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Tin and its Impact on the Health

Tin is a smooth, malleable, silvery-white metal that does not easily oxidize and withstands corrosion as it is shielded by a layer of oxide. Tin resists corrosion from soft tap and distilled sea water, but is vulnerable to strong acids, acid salts, and alkalis.


Tin has the following applications:

  • Tin is extensively used as a coating material.

  • Tin-plated steel crates are commonly used to preserve food.

  • Tin alloys are used in several ways such as solder for joining electric circuits or pipes, bell metal, dental amalgams, babbit metal, and pewter.

  • The niobium-tin alloy is used to make superconducting magnets.

  • Tin oxide is used in gas sensors and in making ceramics.

  • Tin foil was used as a wrapping material for food and drugs, now aluminium foil is used as it is cheaper.

Tin in the Environment

Tin oxide is insoluble, and the ore powerfully withstands eroding, so the volume of tin in natural waters and soil is low. The concentration of tin in soil is usually in the 1-4 ppm range but there are soil having less than 0.1 ppm while peat can have as much as 300 ppm.

There are many tin-comprising minerals, but only one, which is cassiterite is of any industrial importance. China, Thailand, Myanmar, Malaysia, and Indonesia are the primary mining regions of tin in Asia. Malaysia generates 40% of the global tin production. Other major tin mining region are in South America, mainly in the nations of Bolivia and Brazil. Worldwide annual production of tin is over 140 tonnes and workable stockpiles amount to over 4 million tonnes. 130 tonnes of tin concentrates are produced annually.

Uses of Tin

The most significant use of tin, traditionally, has been to produce bronze — an alloy of tin, copper and other metals that transformed civilization by guiding in the Bronze Age. People started trading for bronze weapons and tools at different occasions, depending on topography, but the Bronze Age is commonly believed to have begun around 3300 BC.

Some Key Facts About Tin

Here are some of the key properties of tin:

  • Atomic weight: 118.710

  • Atomic symbol: Sn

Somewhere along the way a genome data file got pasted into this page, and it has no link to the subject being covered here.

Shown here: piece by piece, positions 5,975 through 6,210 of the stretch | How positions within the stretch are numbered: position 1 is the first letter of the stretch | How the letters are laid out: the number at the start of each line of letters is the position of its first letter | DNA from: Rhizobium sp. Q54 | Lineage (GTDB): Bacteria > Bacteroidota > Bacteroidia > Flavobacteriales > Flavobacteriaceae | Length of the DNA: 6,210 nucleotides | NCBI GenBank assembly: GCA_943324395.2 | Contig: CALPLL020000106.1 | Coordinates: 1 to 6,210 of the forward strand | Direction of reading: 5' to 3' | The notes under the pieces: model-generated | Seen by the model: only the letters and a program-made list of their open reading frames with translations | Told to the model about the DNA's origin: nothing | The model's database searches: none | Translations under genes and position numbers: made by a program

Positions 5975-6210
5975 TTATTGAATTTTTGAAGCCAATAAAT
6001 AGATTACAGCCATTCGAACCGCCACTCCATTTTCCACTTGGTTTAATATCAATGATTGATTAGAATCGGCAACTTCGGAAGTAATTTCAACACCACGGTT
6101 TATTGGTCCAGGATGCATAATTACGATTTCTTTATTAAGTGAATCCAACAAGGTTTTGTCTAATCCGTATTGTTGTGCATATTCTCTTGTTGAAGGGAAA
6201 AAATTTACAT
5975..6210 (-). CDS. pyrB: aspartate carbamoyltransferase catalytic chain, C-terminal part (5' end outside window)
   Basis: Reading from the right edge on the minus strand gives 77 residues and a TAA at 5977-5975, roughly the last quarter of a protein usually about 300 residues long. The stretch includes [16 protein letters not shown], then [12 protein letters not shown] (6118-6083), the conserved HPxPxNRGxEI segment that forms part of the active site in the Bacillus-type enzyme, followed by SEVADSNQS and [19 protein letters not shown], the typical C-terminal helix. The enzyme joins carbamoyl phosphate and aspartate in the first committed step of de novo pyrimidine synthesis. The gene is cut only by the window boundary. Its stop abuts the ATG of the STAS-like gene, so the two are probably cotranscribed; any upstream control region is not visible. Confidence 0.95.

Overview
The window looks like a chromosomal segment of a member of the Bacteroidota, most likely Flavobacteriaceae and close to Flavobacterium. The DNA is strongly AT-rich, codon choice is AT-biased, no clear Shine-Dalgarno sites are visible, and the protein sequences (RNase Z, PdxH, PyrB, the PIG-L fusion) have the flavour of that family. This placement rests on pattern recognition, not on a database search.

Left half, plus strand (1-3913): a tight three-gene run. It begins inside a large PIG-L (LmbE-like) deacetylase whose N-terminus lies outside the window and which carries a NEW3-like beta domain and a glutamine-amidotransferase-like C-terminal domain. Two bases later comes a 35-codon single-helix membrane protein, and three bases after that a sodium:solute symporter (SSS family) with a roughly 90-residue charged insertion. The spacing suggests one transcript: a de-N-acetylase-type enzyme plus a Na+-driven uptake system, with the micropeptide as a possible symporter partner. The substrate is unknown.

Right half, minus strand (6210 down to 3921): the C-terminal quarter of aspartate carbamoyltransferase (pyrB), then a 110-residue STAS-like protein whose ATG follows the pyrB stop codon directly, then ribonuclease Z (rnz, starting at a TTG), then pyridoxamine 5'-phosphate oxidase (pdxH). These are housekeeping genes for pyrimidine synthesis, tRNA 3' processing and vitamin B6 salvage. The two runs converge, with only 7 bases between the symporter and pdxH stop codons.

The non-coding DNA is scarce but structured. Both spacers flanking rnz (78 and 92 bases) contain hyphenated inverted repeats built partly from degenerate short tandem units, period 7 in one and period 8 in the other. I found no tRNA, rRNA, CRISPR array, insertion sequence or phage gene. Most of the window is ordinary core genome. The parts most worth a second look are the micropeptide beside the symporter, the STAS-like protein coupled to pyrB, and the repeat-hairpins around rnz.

• Atomic number: 50

  • Phase at room temperature: Solid

  • Density: 7.287 grams per cubic centimeter

  • Melting point: 231.93°C

  • Number of isotopes (atoms of the same element with a different number of neutrons): 51, 8 stable

  • Boiling point: 2602° C

Health Effects of Tin

Tin is primarily used in several organic materials. The organic tin bonds are quite dangerous for humans. Despite the risks, they are applied in many industries on a large scale, especially in the paint and plastic industry, and in the agriculture sector in the form of pesticides. The number of applications of organic tin is increasing, despite knowing well the consequences of tin poisoning.

The impact of organic tin substances can alter. They depend on the type of substance present and the persons exposed to it. Triethyl tin is the most hazardous organic tin for humans. It has comparatively short hydrogen bonds. When hydrogen bonds become longer, the tin becomes less risky to human health. Humans can soak up tin bonds through food, air and through the skin. The intake of tin bonds can trigger acute consequences and long-term effects.

Here are some of the acute consequences and long-term effects of tin on humans:

Acute effects include:

  • Urination problems

  • Breathlessness

  • Severe sweating

  • Sickness and dizziness

  • Stomachaches

  • Headaches

  • Eye and skin irritations

Major long-term effects are as follows:

  • Brain damage (causing sleeping disorder, forgetfulness, anger, and headaches)

  • Red blood cell shortage

  • Chromosomal destruction

  • Faulty immune systems

  • Liver damage

  • Depression

There are several different types of organic tin that can vary greatly in noxiousness. Tributyl tin is the most poisonous tin components to aquatic animals and fungi, whereas trifenyl tin is much more toxic to phytoplankton.

Organic tins disrupt growth, enzymatic systems, reproduction and feeding patterns of aquatic creatures. The exposure often happens in the top layer of the water, as that is where organic tin compounds collect.

Beyond bronze, tin's biggest contribution to humanity was probably the unassuming tin can. The can had its roots in the perpetual dilemma of how to sustain an on-the-move army. However, today the scope of tin is much beyond its ability to be used a key component of an alloy or to store food and is used across industries for different purposes.

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The metal tin with a silver tinge has the symbol Sn, which is a short form of the Latin word Stannum. Tin has the atomic number 50 with a melting point of 232°C. Tin is not among the most abundant ele